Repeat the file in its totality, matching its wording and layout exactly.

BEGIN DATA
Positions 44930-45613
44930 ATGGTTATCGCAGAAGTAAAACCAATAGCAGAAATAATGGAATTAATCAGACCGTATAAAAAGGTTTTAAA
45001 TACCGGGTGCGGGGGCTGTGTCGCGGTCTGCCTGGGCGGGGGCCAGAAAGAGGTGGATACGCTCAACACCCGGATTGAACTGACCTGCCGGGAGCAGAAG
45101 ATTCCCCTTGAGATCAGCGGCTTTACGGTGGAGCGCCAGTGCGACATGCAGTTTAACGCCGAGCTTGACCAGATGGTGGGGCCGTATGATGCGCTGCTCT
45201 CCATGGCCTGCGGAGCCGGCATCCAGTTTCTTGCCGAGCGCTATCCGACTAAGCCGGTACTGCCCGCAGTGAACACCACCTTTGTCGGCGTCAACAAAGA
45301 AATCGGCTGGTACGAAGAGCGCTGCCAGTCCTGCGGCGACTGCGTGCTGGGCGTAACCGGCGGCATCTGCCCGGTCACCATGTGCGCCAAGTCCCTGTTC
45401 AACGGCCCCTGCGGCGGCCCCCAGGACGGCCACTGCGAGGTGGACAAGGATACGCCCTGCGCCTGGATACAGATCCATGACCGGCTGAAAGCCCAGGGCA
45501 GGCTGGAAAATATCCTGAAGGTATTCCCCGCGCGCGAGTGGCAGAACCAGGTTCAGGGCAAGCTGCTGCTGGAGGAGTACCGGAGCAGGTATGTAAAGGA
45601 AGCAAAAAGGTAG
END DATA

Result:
Positions 44930-45613
44930 ATGGTTATCGCAGAAGTAAAACCAATAGCAGAAATAATGGAATTAATCAGACCGTATAAAAAGGTTTTAAA
45001 TACCGGGTGCGGGGGCTGTGTCGCGGTCTGCCTGGGCGGGGGCCAGAAAGAGGTGGATACGCTCAACACCCGGATTGAACTGACCTGCCGGGAGCAGAAG
45101 ATTCCCCTTGAGATCAGCGGCTTTACGGTGGAGCGCCAGTGCGACATGCAGTTTAACGCCGAGCTTGACCAGATGGTGGGGCCGTATGATGCGCTGCTCT
45201 CCATGGCCTGCGGAGCCGGCATCCAGTTTCTTGCCGAGCGCTATCCGACTAAGCCGGTACTGCCCGCAGTGAACACCACCTTTGTCGGCGTCAACAAAGA
45301 AATCGGCTGGTACGAAGAGCGCTGCCAGTCCTGCGGCGACTGCGTGCTGGGCGTAACCGGCGGCATCTGCCCGGTCACCATGTGCGCCAAGTCCCTGTTC
45401 AACGGCCCCTGCGGCGGCCCCCAGGACGGCCACTGCGAGGTGGACAAGGATACGCCCTGCGCCTGGATACAGATCCATGACCGGCTGAAAGCCCAGGGCA
45501 GGCTGGAAAATATCCTGAAGGTATTCCCCGCGCGCGAGTGGCAGAACCAGGTTCAGGGCAAGCTGCTGCTGGAGGAGTACCGGAGCAGGTATGTAAAGGA
45601 AGCAAAAAGGTAG